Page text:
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Deccan Herald » Spectrum » Detailed Story
Borewells without a pipe
Ingenuity finds its best expression in humanity's search for sources vital to its existence. Surangas can be a good example for this, Harish Halemane tells us
Call it a craft, for drilling a hole horizontally through a rock with the most basic of equipments demands certain dexterity. Call it a tradition as village residents in some coastal districts have been practicing it for centuries. Call it magic, as these people know almost instinctively where to drill the mountain to find pure drinking water.

'Surangas' are the best examples of human ingenuity that finds an expression, when nothing else comes to their rescue. Certain farming communities in Kasaragod district of Kerala and Dakshina Kannada district closely study factors like the hill's slope, geo-system and the exact catchments areas to drill the tunnels for water. All that they use for drilling them is pickaxes and wedges.

The laterite soil in this region is an important factor in drilling Surangas. Presence of this soil ensures the tunnel does not collapse. For this reason, trying Suranga method in other regions may not be safe.

Masters of the art

Village residents who are masters in the art of 'Suranga' drilling have been becoming a dying tribe, yet their craft still has its relevance. A mere glimpse of the mountain is enough for them to find which section of the hill received more water (through the presence of termite hills and some plants) and where they should start drilling. Certain indigenous methods help them learn the amount of water found in a place.

And they do this all, as this is often the only way of finding drinking water in a rocky region. Its geo system makes digging borewells impossible. Also, Suranga diggers are mostly poor coolie workers, who can't afford to try other methods of getting water. Nor can they employ others to do the job. So, resting briefly after a day's work, the coolies would begin drilling the hill. The job gets tougher, as the hole gets deeper.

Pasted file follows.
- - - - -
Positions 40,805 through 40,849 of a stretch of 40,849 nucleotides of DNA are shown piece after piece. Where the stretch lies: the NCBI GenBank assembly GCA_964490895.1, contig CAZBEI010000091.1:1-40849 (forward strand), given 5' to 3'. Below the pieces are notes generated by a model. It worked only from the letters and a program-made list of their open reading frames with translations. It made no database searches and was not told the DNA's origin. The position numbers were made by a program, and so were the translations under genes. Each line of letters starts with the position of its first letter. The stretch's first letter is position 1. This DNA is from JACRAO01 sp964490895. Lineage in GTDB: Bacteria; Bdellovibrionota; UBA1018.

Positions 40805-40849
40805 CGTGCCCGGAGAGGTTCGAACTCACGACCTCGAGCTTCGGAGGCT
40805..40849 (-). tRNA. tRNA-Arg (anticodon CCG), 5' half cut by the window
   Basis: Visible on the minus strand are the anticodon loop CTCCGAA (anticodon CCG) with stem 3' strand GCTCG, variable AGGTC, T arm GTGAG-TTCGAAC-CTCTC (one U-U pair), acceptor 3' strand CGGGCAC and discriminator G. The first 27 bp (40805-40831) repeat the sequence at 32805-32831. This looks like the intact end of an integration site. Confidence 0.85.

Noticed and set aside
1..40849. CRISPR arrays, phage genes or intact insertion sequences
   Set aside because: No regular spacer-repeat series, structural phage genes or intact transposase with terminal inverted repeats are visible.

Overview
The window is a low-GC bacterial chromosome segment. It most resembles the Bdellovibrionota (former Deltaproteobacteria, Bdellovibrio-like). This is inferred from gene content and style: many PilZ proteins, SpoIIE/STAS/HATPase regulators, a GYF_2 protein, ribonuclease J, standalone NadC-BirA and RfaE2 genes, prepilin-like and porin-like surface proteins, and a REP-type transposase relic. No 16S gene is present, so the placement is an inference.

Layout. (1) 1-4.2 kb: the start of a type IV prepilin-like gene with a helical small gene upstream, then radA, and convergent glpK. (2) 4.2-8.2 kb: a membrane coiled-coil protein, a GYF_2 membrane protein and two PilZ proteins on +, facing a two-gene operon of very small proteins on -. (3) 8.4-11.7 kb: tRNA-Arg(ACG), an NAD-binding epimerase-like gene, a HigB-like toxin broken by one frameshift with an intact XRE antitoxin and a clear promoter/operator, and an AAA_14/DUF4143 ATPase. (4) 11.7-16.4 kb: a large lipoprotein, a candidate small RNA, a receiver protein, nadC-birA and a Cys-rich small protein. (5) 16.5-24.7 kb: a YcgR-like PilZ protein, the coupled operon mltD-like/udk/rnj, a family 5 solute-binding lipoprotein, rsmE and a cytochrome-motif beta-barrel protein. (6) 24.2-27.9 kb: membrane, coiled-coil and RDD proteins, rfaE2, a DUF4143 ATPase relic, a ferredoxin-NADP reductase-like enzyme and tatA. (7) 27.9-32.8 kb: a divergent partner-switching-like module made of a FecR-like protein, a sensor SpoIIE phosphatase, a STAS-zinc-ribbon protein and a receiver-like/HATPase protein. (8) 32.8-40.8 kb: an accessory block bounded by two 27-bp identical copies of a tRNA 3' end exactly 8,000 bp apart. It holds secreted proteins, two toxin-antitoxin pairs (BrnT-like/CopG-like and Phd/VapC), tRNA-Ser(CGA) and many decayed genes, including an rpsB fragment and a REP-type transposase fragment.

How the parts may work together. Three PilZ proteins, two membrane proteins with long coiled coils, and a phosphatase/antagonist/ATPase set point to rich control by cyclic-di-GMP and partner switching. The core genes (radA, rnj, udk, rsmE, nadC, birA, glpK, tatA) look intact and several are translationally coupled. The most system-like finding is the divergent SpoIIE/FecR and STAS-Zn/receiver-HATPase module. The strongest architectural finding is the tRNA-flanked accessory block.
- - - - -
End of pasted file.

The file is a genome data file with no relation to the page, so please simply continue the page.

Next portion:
Workers may not find adequate light and are suffocated by lack of air inside the tunnel. When they work in the nights, they use candles or coconut oil lamps. During the day, they keep mirrors at the entrance to reflect sunlight into the tunnel.

Diggers also know how precisely water flows and so, dig the tunnel with a slight rise. Water would flow downhill through the tunnel and fall into the pit dug outside. It's then used for irrigation without a pump.

We may see such an irrigation system in Kottanguli, near Mulleria, in Kasaragod. About five acres of areca nut garden has its adequate supply of water from the Suranga here. Collected in a large pit, water is flown into the fields through sprinklers using the siphon method. Kottanguli Venkatakrishna Bhat, the man behind the mission, has spent Rs 2 lakh to create this facility.

Bayar, the village around Kasaragod's Posadi Gumpe hill, has 2000 Surangas. Rainwater falling on the hill and captured in the ground, oozes through the tunnels' wall and flows out. This's because the rainwater is allowed to recharge the earth and trees above the hill stop the water from flowing through its slope. The phenomenon is also at work in places like Niduvaje, Uluvana and Keremoole. Some areca nut gardens in these areas don't require irrigation until May.

So pure is the water from the tunnels that you may never ask for mineral water after tasting it. Bayar and the neighbouring Manila, in Karnataka find adequate water from the Suranga. Most farmers here know the art of drilling Suranga and their services are reserved for an entire year. Almost everyone in the farming communities here knows Suranga digging, but their numbers are dwindling fast.

Origins of suranga

Suranga digging seemed to have been exported to Goa from this region, where girls from Karhad Brahmin community (natives of the region) go after marriage. But then, Karhad is a place in Maharashtra, from where the community is said to have migrated to Karnataka, prompting speculations that Suranga may have its origins in Maharashtra.

Though it's difficult to ascertain the history, Quanat (a concept similar to Suranga) is practiced in several Middle Eastern countries like Iran and Iraq from 700 B C possibly; the concept could have been brought to the Indian shores by the Arab traders. Suranga's presence may be diminishing, thanks to the deforestation and depleting ground water, but certainly it can be revived by planting more trees in hills and allowing natural vegetation to flourish.
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